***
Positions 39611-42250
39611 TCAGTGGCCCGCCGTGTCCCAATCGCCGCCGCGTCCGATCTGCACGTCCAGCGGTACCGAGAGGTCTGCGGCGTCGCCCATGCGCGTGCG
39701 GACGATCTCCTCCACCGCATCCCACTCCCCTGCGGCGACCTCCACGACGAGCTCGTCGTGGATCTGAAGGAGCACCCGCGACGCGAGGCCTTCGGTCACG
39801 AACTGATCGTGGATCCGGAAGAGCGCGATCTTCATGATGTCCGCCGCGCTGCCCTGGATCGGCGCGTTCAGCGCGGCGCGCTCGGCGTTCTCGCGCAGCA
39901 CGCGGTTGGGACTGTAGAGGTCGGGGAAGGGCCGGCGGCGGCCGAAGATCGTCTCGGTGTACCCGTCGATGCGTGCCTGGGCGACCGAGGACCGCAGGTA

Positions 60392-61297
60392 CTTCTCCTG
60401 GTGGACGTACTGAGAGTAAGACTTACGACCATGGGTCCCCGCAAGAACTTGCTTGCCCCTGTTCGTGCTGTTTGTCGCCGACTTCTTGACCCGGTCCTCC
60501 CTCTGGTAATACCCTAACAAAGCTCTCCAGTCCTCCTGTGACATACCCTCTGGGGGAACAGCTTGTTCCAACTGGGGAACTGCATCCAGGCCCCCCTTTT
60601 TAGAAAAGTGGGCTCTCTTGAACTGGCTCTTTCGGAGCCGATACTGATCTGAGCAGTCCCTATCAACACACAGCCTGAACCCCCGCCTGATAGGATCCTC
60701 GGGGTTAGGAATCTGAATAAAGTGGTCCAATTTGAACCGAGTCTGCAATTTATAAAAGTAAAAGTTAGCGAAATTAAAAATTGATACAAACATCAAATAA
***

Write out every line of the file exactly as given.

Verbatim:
Positions 39611-42250
39611 TCAGTGGCCCGCCGTGTCCCAATCGCCGCCGCGTCCGATCTGCACGTCCAGCGGTACCGAGAGGTCTGCGGCGTCGCCCATGCGCGTGCG
39701 GACGATCTCCTCCACCGCATCCCACTCCCCTGCGGCGACCTCCACGACGAGCTCGTCGTGGATCTGAAGGAGCACCCGCGACGCGAGGCCTTCGGTCACG
39801 AACTGATCGTGGATCCGGAAGAGCGCGATCTTCATGATGTCCGCCGCGCTGCCCTGGATCGGCGCGTTCAGCGCGGCGCGCTCGGCGTTCTCGCGCAGCA
39901 CGCGGTTGGGACTGTAGAGGTCGGGGAAGGGCCGGCGGCGGCCGAAGATCGTCTCGGTGTACCCGTCGATGCGTGCCTGGGCGACCGAGGACCGCAGGTA

Positions 60392-61297
60392 CTTCTCCTG
60401 GTGGACGTACTGAGAGTAAGACTTACGACCATGGGTCCCCGCAAGAACTTGCTTGCCCCTGTTCGTGCTGTTTGTCGCCGACTTCTTGACCCGGTCCTCC
60501 CTCTGGTAATACCCTAACAAAGCTCTCCAGTCCTCCTGTGACATACCCTCTGGGGGAACAGCTTGTTCCAACTGGGGAACTGCATCCAGGCCCCCCTTTT
60601 TAGAAAAGTGGGCTCTCTTGAACTGGCTCTTTCGGAGCCGATACTGATCTGAGCAGTCCCTATCAACACACAGCCTGAACCCCCGCCTGATAGGATCCTC
60701 GGGGTTAGGAATCTGAATAAAGTGGTCCAATTTGAACCGAGTCTGCAATTTATAAAAGTAAAAGTTAGCGAAATTAAAAATTGATACAAACATCAAATAA